Sexual Harrassment - #NotYouToo

#NOTYOUTOO  by Chris Theodorou


Greek Leaflet

prevention, not punishment

The Erasmus+ programme aims towards youth empowerment and urges youth to be active, involved and informed in social development and policymaking.

Cyprus faces several social issues that need to be addressed by the civil society in order to push relevant and important policies protecting human rights.

ECYC (Cyprus Youth Clubs Organization) – KOKEN developed and realized a 3-day seminar based on structured dialogue on the critical topic of sexual harassment.

Speakers, from a variety of influential authority in society, were invited to present their own civil, political actions and information in regards to the topic. Among representatives of the Gender Equality Committee in Employment and Vocational Training, Mass Media reporters, Sociology of Sport, Lawyers and the Cyprus Family Planning Association common issues were identified.

Due to the lack of information on the vastness of human rights, work place policies, where to turn to for support and fear of being ridiculed and disregarded, people tend to leave cases of sexual harassment unidentified and unreported.

The law defines sexual harassment as any unwanted, by the recipient, behavior of sexual nature with words or actions and has as its purpose or effect the insult of a person's dignity, especially when it creates an intimidating, hostile or humiliating environment, in employment or occupational/ vocational education or training or in the process of acquiring placement or position.

Sexual harassment can be in the form of the following:

  • Verbal
  • Comments on your appearance, body or clothes
  • Inappropriate comments
  • Questions or comments about your sex life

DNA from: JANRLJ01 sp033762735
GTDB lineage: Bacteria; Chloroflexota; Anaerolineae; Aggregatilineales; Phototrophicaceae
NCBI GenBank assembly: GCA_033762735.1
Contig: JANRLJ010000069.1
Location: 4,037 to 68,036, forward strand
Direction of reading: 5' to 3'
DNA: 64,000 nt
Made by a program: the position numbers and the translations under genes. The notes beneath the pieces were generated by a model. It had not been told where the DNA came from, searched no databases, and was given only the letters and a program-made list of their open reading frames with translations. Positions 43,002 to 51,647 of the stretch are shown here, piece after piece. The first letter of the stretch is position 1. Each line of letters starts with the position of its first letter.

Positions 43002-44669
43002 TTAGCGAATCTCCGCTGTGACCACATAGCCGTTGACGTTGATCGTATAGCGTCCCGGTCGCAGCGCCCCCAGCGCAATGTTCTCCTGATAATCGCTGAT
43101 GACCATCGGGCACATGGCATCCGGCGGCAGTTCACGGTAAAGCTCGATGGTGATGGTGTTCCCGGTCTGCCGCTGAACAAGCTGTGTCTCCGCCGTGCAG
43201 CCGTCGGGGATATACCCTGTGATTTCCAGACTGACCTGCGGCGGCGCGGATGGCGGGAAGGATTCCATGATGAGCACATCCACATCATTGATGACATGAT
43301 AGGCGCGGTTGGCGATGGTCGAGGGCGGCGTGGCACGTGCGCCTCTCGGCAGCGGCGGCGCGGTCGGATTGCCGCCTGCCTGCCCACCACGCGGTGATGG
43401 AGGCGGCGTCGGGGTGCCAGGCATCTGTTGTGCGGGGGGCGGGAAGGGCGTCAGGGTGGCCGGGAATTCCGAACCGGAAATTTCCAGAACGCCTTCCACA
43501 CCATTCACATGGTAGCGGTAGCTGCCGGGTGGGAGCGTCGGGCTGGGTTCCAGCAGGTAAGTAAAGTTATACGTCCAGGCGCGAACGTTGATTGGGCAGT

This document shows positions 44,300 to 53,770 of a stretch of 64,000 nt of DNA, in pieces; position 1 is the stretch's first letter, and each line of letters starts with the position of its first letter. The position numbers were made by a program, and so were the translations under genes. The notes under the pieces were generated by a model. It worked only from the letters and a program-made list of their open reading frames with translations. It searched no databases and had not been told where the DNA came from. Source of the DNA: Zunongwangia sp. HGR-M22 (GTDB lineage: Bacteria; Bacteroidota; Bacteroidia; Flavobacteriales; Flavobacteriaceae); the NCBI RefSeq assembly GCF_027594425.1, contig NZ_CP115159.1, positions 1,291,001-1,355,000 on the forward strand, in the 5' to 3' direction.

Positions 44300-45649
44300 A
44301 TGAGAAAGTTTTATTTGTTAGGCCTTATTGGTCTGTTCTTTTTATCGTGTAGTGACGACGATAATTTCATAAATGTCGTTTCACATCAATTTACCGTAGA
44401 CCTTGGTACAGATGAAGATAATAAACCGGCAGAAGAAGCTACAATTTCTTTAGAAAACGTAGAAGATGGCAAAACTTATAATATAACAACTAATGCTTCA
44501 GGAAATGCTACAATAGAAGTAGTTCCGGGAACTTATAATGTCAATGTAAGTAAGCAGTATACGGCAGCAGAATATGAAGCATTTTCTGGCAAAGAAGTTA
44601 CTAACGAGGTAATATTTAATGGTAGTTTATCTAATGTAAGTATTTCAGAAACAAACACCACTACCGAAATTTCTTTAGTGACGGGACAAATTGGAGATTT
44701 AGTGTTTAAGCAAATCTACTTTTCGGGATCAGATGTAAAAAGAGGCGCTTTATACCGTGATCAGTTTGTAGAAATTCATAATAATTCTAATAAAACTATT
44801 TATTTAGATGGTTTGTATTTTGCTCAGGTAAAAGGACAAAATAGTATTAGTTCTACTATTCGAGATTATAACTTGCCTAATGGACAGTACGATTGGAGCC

• Suggestions for sexual favores
  • Sexual requirements
  • Promises or threats related to the terms and conditions of your employment in return or not of sexual favores
  • Non-Verbal
  • Wicked look or persistent look on your body
  • Demonstration of sexual material, such as magazines, posters, photos, etc.
  • Messages on mobile phone or email
  • Physical
  • Physical touch, pinch, kiss, touching inappropriate body parts, caress
  • Attempt of sexual assault

What we, as individuals, can do to revolutionize silence and fear is to speak up. We are responsible to inform the person harassing us that their behavior is not going to be tolerated. If the person insists after personal boundaries are set then the incident or repeated action needs to be reported to the appropriate authorities, in the best-case scenario recalling exact actions on specific dates that are identified as sexual harassment. As a society, we need to allow people of any gender to come forward and report their cases without being belittled and shamed.

The seminar came to an end by giving the floor to the participants to share their ideas moving forward and the development of practical ways we can deal with sexual harassment. More importantly, the prevention by spreading information to youth, Social and private enterprises and the government was highlighted as the first step towards change.

For more information and guidance: Gender Equality Committee in Employment and Vocational Training


This project has been funded with support from the European Commission (Erasmus + Programme). These publication(s) article(s), video(s) and magazine(s) reflect the views only of the author(s), and the Commission cannot be held responsible for any use which may be made of the information contained therein.